Dinosaur in orange Unity Day sweater.

When I was in elementary school, I was so excited to apply for a position on my school’s paleontology team. As a huge dinosaur fanatic – I had an entire tub of plastic herbivores and carnivores since age 3 – this was a way to learn all I could about these prehistoric beasts. The paper test to apply gently landed on my desk and I dove into a writing frenzy. I finished with flying colors in record time. Excited, I ran up to the teacher’s desk to turn in what I knew was a winning application. Dejected, I shuffled back to my chair after hearing another girl whisper, “Who would ever want to learn more about dinosaurs? Why bother – it’s beyond stupid.” 

I know that behind those hurtful words were probably hidden anxieties and worries and that the only thing that mattered was that I enjoyed and pursued my interests. The problem is, I know these things now; I did not know them well into my college career, let alone the single digit grades. 

Without guidance, the isolation those words signaled ground into my confidence and extroverted personality. It shaped a person who was more cautious and focused even harder on her academic portfolio. It is imbalances like these that affect a growing number of young students in the US. What I once thought was a scenario for only the few is now the norm, and it is perpetuated by a bullying epidemic.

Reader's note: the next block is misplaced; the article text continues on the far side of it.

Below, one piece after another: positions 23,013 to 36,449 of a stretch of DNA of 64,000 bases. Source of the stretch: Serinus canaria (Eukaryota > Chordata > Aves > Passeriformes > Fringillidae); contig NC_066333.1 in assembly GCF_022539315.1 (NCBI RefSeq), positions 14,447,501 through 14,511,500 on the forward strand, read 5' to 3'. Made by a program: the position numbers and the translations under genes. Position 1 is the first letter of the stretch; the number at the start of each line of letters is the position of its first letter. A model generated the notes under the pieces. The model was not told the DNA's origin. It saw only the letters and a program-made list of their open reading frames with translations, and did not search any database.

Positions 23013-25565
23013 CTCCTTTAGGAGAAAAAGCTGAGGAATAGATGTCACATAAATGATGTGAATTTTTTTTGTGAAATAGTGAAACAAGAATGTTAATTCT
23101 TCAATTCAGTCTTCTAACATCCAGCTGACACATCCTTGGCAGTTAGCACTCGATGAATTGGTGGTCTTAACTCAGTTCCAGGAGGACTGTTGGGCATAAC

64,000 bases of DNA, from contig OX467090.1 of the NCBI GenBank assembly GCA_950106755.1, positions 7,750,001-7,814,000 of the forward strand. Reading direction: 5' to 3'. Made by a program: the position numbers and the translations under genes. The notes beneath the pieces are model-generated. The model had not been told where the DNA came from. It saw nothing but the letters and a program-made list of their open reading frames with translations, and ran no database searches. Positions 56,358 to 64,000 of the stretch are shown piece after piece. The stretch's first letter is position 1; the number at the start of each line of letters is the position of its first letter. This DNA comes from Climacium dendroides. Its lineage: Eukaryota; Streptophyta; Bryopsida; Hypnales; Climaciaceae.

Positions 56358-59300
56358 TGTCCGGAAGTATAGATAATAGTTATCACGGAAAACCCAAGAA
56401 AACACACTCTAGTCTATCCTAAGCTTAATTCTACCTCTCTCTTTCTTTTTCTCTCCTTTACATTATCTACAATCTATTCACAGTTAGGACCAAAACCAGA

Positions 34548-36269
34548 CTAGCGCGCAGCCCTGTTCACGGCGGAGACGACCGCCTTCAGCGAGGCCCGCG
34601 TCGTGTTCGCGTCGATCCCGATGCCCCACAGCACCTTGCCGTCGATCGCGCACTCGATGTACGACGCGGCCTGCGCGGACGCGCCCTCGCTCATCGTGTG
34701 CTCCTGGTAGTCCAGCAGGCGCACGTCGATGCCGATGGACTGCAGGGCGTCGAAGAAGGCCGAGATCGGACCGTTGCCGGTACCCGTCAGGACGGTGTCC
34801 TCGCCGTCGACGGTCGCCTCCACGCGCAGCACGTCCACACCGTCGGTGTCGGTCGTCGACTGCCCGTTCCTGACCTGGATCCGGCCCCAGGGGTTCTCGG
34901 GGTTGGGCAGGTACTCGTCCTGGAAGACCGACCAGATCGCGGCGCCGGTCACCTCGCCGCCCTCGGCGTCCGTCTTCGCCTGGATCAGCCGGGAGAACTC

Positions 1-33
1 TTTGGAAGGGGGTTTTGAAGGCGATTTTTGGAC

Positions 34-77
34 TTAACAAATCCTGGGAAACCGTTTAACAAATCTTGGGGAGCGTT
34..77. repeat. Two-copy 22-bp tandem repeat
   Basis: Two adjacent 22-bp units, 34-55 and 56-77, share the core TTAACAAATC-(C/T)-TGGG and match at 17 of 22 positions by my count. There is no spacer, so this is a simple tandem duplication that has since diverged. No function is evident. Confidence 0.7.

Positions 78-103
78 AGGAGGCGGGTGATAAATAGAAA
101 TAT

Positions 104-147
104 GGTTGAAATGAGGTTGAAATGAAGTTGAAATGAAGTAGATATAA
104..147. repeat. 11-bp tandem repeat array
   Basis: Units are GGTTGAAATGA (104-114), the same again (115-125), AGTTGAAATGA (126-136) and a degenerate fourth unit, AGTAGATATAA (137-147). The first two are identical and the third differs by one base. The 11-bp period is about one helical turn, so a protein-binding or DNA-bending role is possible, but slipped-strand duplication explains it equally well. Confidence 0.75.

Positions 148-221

This norm is expanding rapidly, with 1 in 3 US students bullied every year. The landscape of bullying also evolved and expanded with the birth of the digital era; cyberbullying already affects 15% of 12-18-year-olds.1

There is a silver lining. Though the methods of bullying may change, its effects on well-being remain unchanged. A lack of empathy leads to divisions instead of celebrations of diversity. Feelings of isolation exacerbate the consequences of bullying and harassment. Personally, I distinctly remember the lack of support or authority figures who intervened. There was no outreached hand to pull me back up when I was feeling down. I can only imagine how that would feel in the digitally connected world today. 

But unlike today, there were not many systems in schools that addressed bullying effectively. Social and emotional learning (SEL) was not a key concept for many programs. Instead, many punishment systems pushed students farther apart. It is because of tools like SEL that No Bully has been so successful in schools.

Even with tools as successful as No Bully, there are still countless students targeted. To build empathy requires communication. It is why movements such as Unity Day are so important. Without awareness and support, it is harder to reach everyone who needs help. It makes me happy to see how far anti-bullying programs have come since I was in school, but more people deserve to hear about them. Everyone deserves to be empowered. 

1 Indicators of School Crime and Safety. (2019, April). Retrieved from https://nces.ed.gov/programs/crimeindicators/ind_10.asp.